Belfast Telegraph

Race and sex bias claim Filipinas win £19,000 KFC payout

By Joanne Sweeney

Fast food chain KFC has paid £19,000 in a settlement to two former Filipina women employees who claimed racial and sex discrimination.

Payments of £10,000 to Maria Galvan and £9,000 to Karen Cahalig were made without admission of liability by their former employer, Herbel Restaurants Ltd, which runs KFC restaurants in the province.

Both cases were taken against Herbel with the assistance of the Equality Commission of Northern Ireland.

Herbel has since agreed to meet with the Equality Commission to review its equal opportunities practices and procedures and to provide both women with written references.

Chief commissioner Dr Michael Wardlow said yesterday that it was important that foreign national workers were aware that there was legislation to protect their rights at work.

"This case shines a light on an important area of work for us," he said.

"Race discrimination is consistently amongst the top three types of discrimination about which the commission receives complaints.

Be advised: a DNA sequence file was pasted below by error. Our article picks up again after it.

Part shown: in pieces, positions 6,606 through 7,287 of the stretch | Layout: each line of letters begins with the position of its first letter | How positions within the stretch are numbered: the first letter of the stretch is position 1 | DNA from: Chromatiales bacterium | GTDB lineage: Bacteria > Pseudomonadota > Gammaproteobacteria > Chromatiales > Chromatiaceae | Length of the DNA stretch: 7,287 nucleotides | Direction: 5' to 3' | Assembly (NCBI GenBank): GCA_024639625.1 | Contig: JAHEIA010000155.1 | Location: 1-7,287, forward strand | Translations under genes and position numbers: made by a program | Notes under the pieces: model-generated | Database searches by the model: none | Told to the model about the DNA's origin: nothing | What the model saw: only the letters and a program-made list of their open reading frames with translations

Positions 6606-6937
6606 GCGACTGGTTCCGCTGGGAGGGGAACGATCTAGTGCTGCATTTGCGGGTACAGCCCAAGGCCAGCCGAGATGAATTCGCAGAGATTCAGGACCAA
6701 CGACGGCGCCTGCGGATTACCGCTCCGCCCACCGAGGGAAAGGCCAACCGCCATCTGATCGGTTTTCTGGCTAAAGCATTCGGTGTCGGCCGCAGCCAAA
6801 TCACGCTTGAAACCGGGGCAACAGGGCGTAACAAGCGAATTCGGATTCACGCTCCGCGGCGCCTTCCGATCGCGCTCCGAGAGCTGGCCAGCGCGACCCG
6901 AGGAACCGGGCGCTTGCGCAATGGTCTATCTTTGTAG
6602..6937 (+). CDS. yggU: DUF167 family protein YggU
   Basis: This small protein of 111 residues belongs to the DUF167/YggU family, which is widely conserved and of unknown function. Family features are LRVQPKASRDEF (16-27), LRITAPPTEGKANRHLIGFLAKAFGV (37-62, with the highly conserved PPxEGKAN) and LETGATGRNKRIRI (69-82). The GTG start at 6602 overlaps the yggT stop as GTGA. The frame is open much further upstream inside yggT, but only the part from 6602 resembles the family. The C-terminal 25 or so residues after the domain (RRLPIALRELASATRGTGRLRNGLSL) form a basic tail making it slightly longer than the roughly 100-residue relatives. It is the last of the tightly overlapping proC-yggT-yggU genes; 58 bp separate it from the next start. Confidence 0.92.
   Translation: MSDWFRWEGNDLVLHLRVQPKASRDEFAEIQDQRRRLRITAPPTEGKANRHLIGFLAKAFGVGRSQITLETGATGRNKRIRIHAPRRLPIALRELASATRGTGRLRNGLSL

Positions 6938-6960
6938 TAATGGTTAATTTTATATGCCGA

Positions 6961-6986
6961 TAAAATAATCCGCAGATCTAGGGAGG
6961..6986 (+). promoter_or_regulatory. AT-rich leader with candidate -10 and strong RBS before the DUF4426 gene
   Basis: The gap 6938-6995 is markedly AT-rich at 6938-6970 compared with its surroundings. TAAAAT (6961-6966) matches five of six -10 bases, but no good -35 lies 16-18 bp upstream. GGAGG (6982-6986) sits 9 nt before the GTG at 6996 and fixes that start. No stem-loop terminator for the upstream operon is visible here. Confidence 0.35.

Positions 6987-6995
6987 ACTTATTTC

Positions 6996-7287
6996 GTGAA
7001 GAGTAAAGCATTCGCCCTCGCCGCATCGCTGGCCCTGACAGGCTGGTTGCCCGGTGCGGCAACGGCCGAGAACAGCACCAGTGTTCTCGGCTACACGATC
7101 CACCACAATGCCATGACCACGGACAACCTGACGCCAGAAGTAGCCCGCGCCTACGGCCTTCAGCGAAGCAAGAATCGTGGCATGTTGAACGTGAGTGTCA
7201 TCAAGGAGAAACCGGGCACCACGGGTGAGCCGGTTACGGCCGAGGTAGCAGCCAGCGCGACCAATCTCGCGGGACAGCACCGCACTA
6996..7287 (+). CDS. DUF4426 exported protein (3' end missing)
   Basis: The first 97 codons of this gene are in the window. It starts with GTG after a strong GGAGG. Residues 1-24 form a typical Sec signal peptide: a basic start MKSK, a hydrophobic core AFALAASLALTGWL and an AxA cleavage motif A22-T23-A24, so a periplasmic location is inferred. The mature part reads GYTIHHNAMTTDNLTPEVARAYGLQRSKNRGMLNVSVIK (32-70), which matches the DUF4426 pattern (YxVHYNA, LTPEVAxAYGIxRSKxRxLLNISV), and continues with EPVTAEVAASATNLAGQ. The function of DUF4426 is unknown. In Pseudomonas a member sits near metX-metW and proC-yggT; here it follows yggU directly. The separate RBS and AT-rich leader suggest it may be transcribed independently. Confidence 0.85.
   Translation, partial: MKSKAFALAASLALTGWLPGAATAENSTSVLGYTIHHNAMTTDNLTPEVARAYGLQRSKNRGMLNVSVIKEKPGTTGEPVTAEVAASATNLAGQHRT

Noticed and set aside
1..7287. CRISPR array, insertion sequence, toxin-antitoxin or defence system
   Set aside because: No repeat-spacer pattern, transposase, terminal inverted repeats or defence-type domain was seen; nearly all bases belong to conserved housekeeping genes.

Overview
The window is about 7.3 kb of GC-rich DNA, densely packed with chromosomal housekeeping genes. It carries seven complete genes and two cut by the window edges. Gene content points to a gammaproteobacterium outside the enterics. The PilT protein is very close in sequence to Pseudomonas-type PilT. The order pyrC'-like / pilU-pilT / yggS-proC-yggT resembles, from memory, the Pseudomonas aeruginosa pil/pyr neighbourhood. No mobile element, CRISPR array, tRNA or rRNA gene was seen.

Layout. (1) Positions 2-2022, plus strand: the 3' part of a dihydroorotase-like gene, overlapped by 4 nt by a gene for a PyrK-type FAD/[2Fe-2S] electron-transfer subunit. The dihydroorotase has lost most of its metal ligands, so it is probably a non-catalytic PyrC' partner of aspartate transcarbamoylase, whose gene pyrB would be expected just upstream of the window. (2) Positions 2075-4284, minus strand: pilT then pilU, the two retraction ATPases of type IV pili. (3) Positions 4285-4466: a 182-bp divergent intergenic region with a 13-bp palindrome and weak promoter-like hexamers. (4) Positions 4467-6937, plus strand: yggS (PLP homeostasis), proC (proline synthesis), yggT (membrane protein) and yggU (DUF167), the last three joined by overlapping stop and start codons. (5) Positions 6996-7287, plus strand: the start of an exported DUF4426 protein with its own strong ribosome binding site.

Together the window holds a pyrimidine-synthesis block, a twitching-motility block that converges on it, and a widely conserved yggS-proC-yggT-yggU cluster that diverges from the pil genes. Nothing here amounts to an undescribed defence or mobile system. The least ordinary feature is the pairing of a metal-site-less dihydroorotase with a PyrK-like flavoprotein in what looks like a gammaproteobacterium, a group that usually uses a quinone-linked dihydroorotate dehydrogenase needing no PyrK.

"A number of people coming here to work from other countries may not be aware that there is protection.

"So our message is that as well as legalisation being there to protect you in receiving services, there is also protection in the workplace."

He warned: "If an employer runs foul of that, then there is redress. There are people here to help you. You don't have to put up with it."

Mrs Galvan, a 35-year-old married mother-of-two, worked for Herbel from 2004 to 2013.

She was a general manager at a KFC in the greater Belfast area before she left.

She alleged that she was subjected to verbal racial harassment and suffered significantly less favourable treatment than local workers.

Mrs Galvan further claimed she had difficulty securing the appropriate rates of pay compared to local workers, and that she was also subjected to unwelcome and unwanted gender-based comments.

She eventually took the decision to leave her work and alleges that this was because of her treatment.

Mrs Cahalig, a 37-year-old married mother-of-four, also claimed in a separate complaint to the Equality Commission that she was forced to leave her job because of treatment from her employer.

She was working as a trainee manager at KFC in the greater Belfast area.

She had worked with the company since 2007 and alleged discriminatory treatment in terms of pay, unequal treatment at work, verbal racial harassment and unwelcome and unwanted gender-based comments.

There were 61 claims of workplace discrimination taken forward by the Equality Commission last year, with 50 of them settled ahead of a tribunal.

Belfast Telegraph


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